Count Sebastiano de Montecuccoli was secretary to Dauphin François. Why did he become so close to the main heir to the French throne? He was from Catherine’s entourage! It all sounds rather strange, doesn’t it? Montecuccoli was arrested and confessed to poisoning the dauphin under torture. According to some sources, King François attended several interrogations. The count was sentenced to death and executed at the Place de la Grenette in Lyon on the 7th of October 1536 by écartèlement – a special method reserved for the punishment of those who attempted or committed regicide. Montecuccoli was torn apart to pieces by 4 horses galloping into 4 different directions. Charles V protested against the accusations most vehemently, sending his life-long enemy letters full of condolences and outrage.
One of the versions was that François had died of consumption, or tuberculosis, for he could have never regained his good health after his Spanish misfortunes. Yet, he seemed to have been healthy and relatively strong, and he liked physical exercises. In his portrait, the dauphin looks a young and relatively attractive man of lean build, who did not possess the Valois dour complexion. His sister – Madeleine, Queen of Scotland – died of consumption over a year later, but she was always a fragile, sickly girl – the dauphin was far healthier. Nevertheless, the members of the Houses of Valois and Bourbon had a predisposition to tuberculosis, as history proved, so it could be the true cause of the dauphin’s demise. The other version is that François had died of pleurisy. Anyway, his father blamed the emperor and hated him fiercely.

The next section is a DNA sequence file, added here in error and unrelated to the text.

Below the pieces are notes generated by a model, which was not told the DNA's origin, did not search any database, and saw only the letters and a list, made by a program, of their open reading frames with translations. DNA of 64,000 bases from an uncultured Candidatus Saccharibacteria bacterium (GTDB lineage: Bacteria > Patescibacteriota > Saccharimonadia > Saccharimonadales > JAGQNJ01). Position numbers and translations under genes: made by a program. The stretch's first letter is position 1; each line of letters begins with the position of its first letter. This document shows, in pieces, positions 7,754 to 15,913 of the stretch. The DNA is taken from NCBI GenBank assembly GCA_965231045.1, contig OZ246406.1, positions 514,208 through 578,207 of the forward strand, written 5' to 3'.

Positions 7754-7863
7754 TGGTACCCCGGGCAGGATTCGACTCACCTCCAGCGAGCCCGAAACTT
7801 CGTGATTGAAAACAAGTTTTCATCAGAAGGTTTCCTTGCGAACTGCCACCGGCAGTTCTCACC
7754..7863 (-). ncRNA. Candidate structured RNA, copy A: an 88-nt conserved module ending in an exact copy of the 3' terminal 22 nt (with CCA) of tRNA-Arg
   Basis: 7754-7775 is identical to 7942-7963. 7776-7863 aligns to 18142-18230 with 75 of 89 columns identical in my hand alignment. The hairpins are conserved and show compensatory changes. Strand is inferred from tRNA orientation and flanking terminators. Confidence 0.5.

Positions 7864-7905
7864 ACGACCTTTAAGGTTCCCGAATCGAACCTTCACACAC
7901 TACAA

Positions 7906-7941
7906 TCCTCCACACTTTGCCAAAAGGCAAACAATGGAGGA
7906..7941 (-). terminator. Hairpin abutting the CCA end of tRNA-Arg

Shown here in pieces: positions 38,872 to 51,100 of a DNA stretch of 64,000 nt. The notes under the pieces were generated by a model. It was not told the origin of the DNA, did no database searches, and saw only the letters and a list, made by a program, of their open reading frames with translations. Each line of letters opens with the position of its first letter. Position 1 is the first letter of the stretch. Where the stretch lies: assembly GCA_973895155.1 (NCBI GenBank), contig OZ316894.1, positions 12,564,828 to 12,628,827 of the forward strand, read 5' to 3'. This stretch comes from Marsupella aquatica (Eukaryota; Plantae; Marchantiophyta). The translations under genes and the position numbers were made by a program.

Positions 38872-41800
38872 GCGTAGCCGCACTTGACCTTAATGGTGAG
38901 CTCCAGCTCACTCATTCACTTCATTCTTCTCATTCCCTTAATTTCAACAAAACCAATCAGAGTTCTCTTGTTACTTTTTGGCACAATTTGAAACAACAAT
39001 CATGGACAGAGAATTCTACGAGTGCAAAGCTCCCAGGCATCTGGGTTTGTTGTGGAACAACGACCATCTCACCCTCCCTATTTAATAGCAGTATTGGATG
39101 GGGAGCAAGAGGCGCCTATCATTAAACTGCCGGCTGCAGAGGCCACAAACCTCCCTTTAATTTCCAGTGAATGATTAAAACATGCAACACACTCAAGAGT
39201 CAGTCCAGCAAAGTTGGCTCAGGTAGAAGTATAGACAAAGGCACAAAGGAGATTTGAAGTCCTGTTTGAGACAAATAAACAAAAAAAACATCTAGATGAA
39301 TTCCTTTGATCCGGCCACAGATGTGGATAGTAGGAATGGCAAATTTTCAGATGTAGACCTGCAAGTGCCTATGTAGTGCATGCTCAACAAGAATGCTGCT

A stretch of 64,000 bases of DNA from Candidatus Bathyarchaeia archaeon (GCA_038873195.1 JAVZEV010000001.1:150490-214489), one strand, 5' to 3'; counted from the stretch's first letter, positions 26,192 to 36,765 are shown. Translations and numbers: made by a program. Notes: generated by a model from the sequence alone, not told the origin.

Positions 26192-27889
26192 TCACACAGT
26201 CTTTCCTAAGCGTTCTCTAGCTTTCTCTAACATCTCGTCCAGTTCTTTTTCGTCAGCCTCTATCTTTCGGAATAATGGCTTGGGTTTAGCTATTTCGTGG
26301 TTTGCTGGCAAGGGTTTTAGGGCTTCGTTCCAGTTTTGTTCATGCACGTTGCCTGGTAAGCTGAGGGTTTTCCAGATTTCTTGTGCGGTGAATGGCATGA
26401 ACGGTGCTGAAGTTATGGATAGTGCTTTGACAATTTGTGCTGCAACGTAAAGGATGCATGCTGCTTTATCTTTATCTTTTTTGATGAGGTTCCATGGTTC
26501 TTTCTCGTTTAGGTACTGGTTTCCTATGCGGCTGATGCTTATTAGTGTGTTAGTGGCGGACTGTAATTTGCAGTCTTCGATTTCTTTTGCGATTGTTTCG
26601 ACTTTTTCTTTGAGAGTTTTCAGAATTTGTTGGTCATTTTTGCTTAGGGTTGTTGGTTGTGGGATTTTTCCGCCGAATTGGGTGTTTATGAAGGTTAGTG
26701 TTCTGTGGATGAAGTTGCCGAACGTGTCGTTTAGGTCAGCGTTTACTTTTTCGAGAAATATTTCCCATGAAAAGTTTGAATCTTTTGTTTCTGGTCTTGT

Dauphin François was originally buried in Tournon, the place of his death. When his father passed away on the 31st of March 1547, King Henri II enjoined to organize the grand triple burial of his father and his two deceased brothers, François and Charles (Claude’s youngest son). The remains of the three of them were interred in the Basilica of St Denis in a splendid family tomb. Unfortunately, Dauphin François died unmarried and childless, and I wonder why at his 18 he was still a bachelor, while his brother, Henri, married Catherine at the age of 14. The dauphin had once been betrothed to the little Mary Tudor (later Queen Mary I of England), daughter of King Henry VIII of England and Catherine of Aragon, but the Anglo-French alliance had fallen apart, just as it happened many times during the reigns of François I and Henry VIII. If Dauphin François had been married and sired at least one male child, it could have ensured the survival of the Valois dynasty, for after all, we know that young François had a mistress despite his somber demeanor.
All images are in the public domain.
Text © 2020 Olivia Longueville